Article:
A re-telling of “A Tale of Two Cities” with masks and spandex, it recast the previously apolitical supervillain Bane as a modern-day Robespierre. The film was accused of being “fascistic” and anti-liberal, or in the words of Matthew Yglesias a “balls-out insanely rightwing movie.”
If only it was–it might have been coherent.
“Rises” was too muddled to have a clear political message–left, right, or iconoclastic. True, the villain disguises himself as a left-wing radical, promising Gotham freedom from its capitalistic oppressors. But since he’s making it all up–he’s actually an apocalyptic madman planning on destroying the city, and stretching the destruction out for unconvincing plot-related reasons–it’s hard to draw much of a message from his rhetoric. Nolan clearly believes the seeds of discontent which Bane reaps are legitimate, and the movie once again comes to the conclusion that Batman, alone, isn’t enough to save this city. While TDK focused your attention with a mesmerizing philosophical conflict, “Rises” gets too distracted by its own plot to get to much of a point. (And yet it’s still a pretty decent movie.)
“Rises” mostly serves to wrap up the Nolan franchise, yet the ending that will matter most to me is the ending of “The Dark Knight,”–ostensibly a cliff-hanger, but it seems more like a stake through the heart of the superhero conception.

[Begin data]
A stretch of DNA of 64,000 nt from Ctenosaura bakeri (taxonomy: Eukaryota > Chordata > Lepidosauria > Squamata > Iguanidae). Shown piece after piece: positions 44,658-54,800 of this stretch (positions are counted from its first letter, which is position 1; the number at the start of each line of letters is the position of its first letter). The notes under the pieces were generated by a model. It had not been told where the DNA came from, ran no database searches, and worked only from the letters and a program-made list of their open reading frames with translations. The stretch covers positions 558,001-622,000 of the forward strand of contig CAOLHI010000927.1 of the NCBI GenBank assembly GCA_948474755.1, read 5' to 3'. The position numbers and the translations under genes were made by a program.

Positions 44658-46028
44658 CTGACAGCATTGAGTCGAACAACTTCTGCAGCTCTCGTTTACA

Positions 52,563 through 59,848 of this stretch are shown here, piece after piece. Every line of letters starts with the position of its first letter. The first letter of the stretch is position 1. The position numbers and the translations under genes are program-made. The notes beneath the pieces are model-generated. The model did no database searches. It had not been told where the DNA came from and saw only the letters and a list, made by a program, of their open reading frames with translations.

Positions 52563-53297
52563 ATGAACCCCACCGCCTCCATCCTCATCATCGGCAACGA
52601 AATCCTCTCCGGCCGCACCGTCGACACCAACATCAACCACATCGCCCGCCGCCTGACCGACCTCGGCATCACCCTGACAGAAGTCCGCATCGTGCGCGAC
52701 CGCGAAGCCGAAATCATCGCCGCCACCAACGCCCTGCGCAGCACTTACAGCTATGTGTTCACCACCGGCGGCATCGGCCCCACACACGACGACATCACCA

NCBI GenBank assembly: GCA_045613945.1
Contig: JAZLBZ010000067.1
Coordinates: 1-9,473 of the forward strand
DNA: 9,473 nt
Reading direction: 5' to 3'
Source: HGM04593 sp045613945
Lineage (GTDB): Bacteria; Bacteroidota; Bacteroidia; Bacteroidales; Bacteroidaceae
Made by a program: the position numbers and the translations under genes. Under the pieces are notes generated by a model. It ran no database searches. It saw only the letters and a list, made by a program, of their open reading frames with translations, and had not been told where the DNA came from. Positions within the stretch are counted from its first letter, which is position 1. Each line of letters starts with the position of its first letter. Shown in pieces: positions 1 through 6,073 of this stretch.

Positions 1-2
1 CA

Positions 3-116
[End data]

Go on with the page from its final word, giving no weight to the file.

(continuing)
Powerful, unsatisfying, challenging–it’s still, I contend, the most striking conclusion of a movie in this genre yet. Batman’s decision to assume blame for Harvey Dent’s crime, to ensure his campaign against corruption continues after his death, is made not just out of necessity, but as an admission that his crusade on crime has failed.
“Sometimes the truth isn’t good enough. Sometimes people deserve more. Sometimes people deserve to have their faith rewarded,” Batman tells Gordon.
It’s an approach “Rises” explicitly rejects–“Maybe it’s time we all stopped trying to outsmart the truth, and let it have its day,” Alfred tearfully pleads to Bruce. But the movie ends in a similar way, with Bruce faking his death–and the death of Batman–to move onto a next chapter in his life.
It’s a familiar theme for Nolan. Virtually all of his movies end with a main character indulging or perpetuating a lie–often a self-deception–to make life manageable.
In “Memento,” Leonard lets himself forget his discovery that the supposed murderer of his wife, “John G.,” has long been dead, and that he is actually the likely killer. In “Inception,” Cobb ignores the spinning top which would tell him if he were still dreaming or not. In “Dunkirk,” a character’s senseless death is re-imagined as a heroic sacrifice for his hometown newspaper.
Interestingly, “Insomnia” ends on an opposite note. Hilary Swank’s character tries to throw away evidence incriminating Al Pacino’s hero cop, her idol–but Pacino uses his dying breath to stop her.
Nolan is obsessed with how reality is a chaotic jumble of facts and circumstances which never quite fit, and maintaining ideals and convictions requires not just determination but willful ignorance–which doesn’t make it any less necessary.
And as much as we might like to turn to a heroic strongman to make sense of it all, that choice may bring us destruction, not peace.